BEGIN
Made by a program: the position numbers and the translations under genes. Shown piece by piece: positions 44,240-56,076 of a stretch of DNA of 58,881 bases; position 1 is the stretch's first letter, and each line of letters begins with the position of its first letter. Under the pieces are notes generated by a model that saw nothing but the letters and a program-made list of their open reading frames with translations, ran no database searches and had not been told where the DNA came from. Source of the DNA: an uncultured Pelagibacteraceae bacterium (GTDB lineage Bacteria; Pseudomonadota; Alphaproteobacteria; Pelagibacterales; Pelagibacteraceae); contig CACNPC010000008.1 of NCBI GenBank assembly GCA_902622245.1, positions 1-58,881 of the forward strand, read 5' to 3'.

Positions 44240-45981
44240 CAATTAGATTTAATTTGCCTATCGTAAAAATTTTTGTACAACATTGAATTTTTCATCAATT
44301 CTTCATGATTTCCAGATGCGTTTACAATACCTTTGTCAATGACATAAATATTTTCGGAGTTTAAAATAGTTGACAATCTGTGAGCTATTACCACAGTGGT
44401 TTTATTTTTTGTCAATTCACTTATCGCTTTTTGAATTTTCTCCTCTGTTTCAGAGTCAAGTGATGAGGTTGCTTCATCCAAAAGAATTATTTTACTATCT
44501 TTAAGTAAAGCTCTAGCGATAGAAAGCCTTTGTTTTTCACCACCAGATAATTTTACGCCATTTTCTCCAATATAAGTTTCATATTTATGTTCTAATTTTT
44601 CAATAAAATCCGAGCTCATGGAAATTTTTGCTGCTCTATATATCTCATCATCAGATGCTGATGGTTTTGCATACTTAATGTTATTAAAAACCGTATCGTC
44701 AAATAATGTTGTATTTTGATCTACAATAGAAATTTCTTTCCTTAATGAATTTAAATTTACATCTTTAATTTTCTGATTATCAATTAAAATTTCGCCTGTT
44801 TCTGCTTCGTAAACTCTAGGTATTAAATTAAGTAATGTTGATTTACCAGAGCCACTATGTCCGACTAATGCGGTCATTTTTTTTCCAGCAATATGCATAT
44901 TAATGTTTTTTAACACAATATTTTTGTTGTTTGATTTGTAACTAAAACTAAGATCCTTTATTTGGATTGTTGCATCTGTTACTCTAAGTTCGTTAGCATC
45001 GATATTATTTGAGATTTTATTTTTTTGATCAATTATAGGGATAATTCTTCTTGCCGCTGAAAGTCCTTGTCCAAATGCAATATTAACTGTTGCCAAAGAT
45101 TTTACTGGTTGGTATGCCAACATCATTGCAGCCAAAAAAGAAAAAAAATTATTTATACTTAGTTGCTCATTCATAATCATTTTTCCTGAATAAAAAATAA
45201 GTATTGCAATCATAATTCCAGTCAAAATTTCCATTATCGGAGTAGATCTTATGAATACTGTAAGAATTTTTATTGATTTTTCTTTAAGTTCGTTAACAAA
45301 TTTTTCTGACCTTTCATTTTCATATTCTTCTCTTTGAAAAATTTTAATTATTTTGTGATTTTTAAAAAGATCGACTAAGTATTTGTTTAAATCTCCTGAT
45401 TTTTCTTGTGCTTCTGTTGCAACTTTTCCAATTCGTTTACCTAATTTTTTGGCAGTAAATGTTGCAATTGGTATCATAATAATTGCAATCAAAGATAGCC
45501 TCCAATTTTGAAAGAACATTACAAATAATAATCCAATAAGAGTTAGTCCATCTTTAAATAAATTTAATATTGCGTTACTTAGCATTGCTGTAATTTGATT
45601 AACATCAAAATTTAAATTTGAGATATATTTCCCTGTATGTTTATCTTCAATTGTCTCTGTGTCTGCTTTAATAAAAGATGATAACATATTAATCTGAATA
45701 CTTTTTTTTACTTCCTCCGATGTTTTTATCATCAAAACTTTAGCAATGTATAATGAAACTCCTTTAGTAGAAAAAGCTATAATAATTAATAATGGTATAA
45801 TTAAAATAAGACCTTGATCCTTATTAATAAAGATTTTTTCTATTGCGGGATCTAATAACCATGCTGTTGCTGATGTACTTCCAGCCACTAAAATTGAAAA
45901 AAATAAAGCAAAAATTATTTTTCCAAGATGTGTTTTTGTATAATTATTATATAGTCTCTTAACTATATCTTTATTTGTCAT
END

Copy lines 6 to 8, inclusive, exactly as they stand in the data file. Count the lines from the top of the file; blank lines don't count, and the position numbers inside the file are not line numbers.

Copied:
44501 TTAAGTAAAGCTCTAGCGATAGAAAGCCTTTGTTTTTCACCACCAGATAATTTTACGCCATTTTCTCCAATATAAGTTTCATATTTATGTTCTAATTTTT
44601 CAATAAAATCCGAGCTCATGGAAATTTTTGCTGCTCTATATATCTCATCATCAGATGCTGATGGTTTTGCATACTTAATGTTATTAAAAACCGTATCGTC
44701 AAATAATGTTGTATTTTGATCTACAATAGAAATTTCTTTCCTTAATGAATTTAAATTTACATCTTTAATTTTCTGATTATCAATTAAAATTTCGCCTGTT